January 18, 2012 at 5:13 pm | Report abuse |
  6. nikki

    We dont need SOPA! the only reason they are doing it is because they want to control us. we need FREEDOM not this stupid crap. this country is supposed to be free not controlled by the government!

    January 18, 2012 at 5:24 pm | Report abuse |
  7. SayNoToSOPAandPIPA

    SOPA and PIPA IMHO have NOTHING to do with piracy. The various industries are just being used as fronts to protect against another wikileaks or similar fiasco. Obviously, the industries affected (music, motion picture, etc.) fully support this bill because it provides some protection to them. Politician's support using these industries because they can hide the bill's true intended purpose, another step towards communist censorship. Any politician who votes in favor of this bill has lost my vote!

    January 18, 2012 at 5:34 pm | Report abuse |
  8. Erin Van Schaack

    This sounds like great news for boookstores and libraries. For all those students who couldn't look things up today on the internet. Let me introduce you to a thing called a public or school library. There are these things called books, encyclopedias, periodicals and reference books inside these wonderful buildings. You go to the lovely and helpful employees there called librarians. They can help you find just the right book that you can get the information you need. Welcome to how those of us that went to college in the past got our information. Good luck and good reading!

    January 18, 2012 at 5:34 pm | Report abuse |
    • /sigh

      Not a single library has as much information available as the internet, in fact most schools and libraries have books that are so outdated that non of them could ever be seen as a viable source.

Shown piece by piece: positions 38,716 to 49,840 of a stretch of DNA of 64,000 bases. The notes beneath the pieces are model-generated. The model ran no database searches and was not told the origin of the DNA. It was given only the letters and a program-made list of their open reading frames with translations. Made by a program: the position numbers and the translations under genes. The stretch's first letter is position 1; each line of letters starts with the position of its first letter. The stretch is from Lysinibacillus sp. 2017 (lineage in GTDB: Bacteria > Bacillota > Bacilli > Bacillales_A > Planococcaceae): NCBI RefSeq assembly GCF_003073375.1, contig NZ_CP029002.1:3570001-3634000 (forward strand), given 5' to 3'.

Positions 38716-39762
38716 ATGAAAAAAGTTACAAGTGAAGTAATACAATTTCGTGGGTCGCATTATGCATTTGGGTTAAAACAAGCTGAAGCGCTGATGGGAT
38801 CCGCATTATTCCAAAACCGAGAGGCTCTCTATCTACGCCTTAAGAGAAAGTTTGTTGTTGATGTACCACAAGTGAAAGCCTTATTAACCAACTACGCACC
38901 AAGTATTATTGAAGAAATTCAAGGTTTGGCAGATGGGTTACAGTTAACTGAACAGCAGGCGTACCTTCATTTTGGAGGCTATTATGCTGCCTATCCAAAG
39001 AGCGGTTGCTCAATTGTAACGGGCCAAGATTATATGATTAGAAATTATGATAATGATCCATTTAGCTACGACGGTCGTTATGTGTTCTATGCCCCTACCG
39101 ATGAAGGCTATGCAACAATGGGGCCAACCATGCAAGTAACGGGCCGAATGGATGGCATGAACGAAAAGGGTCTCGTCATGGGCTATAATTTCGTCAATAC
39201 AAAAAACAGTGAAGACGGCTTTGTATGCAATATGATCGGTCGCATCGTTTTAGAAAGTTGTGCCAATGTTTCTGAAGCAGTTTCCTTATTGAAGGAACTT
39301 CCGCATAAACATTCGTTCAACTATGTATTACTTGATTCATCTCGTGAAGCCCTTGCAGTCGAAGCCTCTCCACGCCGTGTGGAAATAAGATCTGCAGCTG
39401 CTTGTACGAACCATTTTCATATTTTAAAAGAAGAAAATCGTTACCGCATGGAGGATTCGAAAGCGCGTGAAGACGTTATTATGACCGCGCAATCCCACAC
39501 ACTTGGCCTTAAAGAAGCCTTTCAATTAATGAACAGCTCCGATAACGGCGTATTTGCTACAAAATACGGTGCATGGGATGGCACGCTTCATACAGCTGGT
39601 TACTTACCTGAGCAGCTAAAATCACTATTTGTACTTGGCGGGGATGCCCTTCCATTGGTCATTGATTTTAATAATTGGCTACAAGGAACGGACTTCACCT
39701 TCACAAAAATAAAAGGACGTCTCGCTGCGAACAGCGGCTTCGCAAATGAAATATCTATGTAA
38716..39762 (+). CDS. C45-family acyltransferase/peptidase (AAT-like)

Of course you would know that if you ever used teh internet as intended instead of just watching youtube

      January 18, 2012 at 5:45 pm | Report abuse |
    • Really?

      I often wondered if older people are just bitter that they had to "do it the hard way", and the younger generations get off easier. Then, since your generation is in control, you decide that the hard way is better and so you stand in the way of progress. Then you die, and the next generation replaces you, and is bitter. The merry-go-round never ends.

      January 18, 2012 at 5:51 pm | Report abuse |
    • s

      Do not assume that your generation's methods are the best methods. The internet contains relevant information that is up to date, and it's only getting better. Your argument is like comparing reading a physical newspaper to reading it on a tablet or online. Just look at the trends, journalists at LA times are being laid off because of the huge shift from paper-news to online-news. This is "the future", whether you like it or not.

      January 18, 2012 at 5:51 pm | Report abuse |
    • MrDanger

      Ahh yes the library. The outdated useless places all over the country that use our tax dollars to babysit children after school. The overbloated non-green buildings that keep thier lights on all night despite the CO2 they create. Ahh the library.

      January 18, 2012 at 6:04 pm | Report abuse |
    • SChris